Joanne Brodsky began her duties as an election precinct chair for Precinct 472 in Houston’s Old Braeswood neighborhood in 1982.

And she has served in that position ever since.

“I really believe in our election process,” Brodsky said. “I think everybody should vote.”

Brodsky took that attitude a step further, however.

Not content with just performing her duties as Democratic precinct chair — identifying members of her party living in the precinct and encouraging them to vote — she opened up her own two-car garage as a polling place.

Brodsky has been retired for the past several years from her position as a nurse at Texas Medical Center’s Baylor St. Luke’s Medical Center, though even when she was working a full-time job, Brodsky was serving in the position.

She registered her address at 2347 Underwood St., Houston, as an official polling place—one of over 800 voting centers in Harris County open on Election Day Nov. 3—and will be helping set up voting machines on Election Day alongside her Republican counterpart, Ann Garnett, who also opens up her own garage when voting oversight shifts to her party.

This is possible because Brodsky and Garnett serve not only as election precinct chairs, but also as election judges, Brodsky said. And according to the Texas election code, residences can serve as polling locations as long as it is not occupied by a candidate or a relative of one.

Periodically, Harris County reviews the voting pattern in each precinct to determine who will serve as presiding judge; the other judge becomes the alternate election judge. In the upcoming election, Brodsky will be presiding, while Garnett will serve as the alternate.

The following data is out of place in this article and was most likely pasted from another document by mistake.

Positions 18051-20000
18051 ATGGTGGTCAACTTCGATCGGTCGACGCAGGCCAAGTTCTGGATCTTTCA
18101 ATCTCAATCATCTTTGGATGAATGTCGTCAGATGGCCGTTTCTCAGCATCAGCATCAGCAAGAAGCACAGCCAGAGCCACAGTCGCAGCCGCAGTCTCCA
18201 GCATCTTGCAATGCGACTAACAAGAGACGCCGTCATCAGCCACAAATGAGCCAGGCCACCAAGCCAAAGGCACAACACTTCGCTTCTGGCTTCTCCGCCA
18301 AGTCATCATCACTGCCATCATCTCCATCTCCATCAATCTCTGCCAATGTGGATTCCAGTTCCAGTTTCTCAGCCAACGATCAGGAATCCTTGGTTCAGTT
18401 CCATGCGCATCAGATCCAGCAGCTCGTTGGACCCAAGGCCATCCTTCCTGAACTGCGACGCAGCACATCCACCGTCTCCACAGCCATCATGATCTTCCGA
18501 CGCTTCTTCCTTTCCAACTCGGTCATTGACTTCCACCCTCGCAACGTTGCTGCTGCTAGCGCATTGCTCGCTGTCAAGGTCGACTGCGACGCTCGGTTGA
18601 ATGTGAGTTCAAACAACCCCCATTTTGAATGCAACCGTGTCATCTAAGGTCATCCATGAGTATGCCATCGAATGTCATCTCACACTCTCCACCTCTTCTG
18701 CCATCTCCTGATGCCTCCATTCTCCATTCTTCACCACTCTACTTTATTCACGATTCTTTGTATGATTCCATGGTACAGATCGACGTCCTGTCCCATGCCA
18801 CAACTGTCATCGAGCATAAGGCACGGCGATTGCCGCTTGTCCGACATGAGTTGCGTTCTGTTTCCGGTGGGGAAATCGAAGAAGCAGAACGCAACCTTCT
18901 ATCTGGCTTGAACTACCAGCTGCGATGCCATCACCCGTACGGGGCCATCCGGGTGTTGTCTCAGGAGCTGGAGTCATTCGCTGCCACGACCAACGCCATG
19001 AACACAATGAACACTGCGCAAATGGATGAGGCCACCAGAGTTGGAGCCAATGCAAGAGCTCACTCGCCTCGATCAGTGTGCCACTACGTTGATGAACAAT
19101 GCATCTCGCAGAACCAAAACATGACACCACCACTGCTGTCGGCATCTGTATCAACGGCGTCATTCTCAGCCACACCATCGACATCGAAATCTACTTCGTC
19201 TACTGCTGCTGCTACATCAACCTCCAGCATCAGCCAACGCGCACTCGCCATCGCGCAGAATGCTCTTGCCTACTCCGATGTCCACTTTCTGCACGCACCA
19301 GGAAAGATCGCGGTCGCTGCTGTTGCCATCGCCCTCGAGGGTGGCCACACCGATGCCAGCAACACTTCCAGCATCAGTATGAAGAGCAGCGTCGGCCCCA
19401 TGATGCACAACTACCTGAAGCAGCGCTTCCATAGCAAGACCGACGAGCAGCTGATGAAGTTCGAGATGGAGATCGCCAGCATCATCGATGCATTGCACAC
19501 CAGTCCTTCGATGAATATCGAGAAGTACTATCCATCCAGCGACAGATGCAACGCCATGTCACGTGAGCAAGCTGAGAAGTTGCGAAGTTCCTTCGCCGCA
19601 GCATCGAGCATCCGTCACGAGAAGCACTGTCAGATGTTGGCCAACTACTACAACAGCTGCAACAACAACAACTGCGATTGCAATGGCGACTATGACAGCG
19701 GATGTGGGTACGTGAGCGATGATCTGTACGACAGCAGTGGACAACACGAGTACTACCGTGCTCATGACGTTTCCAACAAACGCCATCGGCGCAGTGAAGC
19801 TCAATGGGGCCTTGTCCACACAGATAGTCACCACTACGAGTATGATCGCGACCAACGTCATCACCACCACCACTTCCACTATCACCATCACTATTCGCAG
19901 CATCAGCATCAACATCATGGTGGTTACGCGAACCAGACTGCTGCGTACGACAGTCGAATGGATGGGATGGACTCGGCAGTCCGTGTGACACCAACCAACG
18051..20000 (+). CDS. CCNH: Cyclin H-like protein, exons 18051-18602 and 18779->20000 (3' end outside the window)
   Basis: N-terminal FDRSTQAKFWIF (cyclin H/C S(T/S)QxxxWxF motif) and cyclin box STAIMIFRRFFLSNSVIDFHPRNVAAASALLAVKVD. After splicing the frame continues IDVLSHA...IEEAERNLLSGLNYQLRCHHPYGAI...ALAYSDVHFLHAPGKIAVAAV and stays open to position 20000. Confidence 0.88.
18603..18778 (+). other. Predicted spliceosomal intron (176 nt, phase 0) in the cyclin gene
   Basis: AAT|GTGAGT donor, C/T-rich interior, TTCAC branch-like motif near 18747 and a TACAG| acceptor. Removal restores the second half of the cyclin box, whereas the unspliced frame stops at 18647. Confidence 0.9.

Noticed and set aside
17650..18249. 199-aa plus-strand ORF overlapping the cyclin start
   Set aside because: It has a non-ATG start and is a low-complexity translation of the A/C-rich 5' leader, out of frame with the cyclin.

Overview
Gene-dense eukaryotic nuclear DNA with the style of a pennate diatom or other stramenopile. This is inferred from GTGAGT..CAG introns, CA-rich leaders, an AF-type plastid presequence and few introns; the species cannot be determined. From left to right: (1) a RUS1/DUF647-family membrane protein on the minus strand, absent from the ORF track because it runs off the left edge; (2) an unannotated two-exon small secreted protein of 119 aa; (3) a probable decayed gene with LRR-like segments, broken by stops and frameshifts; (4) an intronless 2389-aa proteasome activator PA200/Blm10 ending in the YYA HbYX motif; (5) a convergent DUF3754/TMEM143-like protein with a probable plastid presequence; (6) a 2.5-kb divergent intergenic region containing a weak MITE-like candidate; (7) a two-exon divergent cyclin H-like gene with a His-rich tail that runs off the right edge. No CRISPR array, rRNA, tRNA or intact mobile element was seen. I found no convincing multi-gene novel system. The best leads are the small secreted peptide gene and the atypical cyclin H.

“We have a lovely working relationship,” Brodsky said.

A similar warm and inviting atmosphere can be felt in Old Braeswood during election season and on election day, Brodsky said.

Though COVID-19 health guidelines prevent her from doing so this election cycle, Brodsky has, in the past, set up a playpen in her front yard for children while their parents wait in line to vote.

Connecting and participating in the elective process with her neighbors has always been a pull for Brodsky in continuing her duties as a precinct chair and election judge.

“You get to see your neighbors,” she said. “You get to check in, hear about what’s going on. It’s lovely.”

For someone with a passion for voting and the elective process, it helps that, politically, the neighborhood has always been rather active.

“This neighborhood has a real core group who is concerned about everyone voting, both Republican and Democrat,” Brodsky said.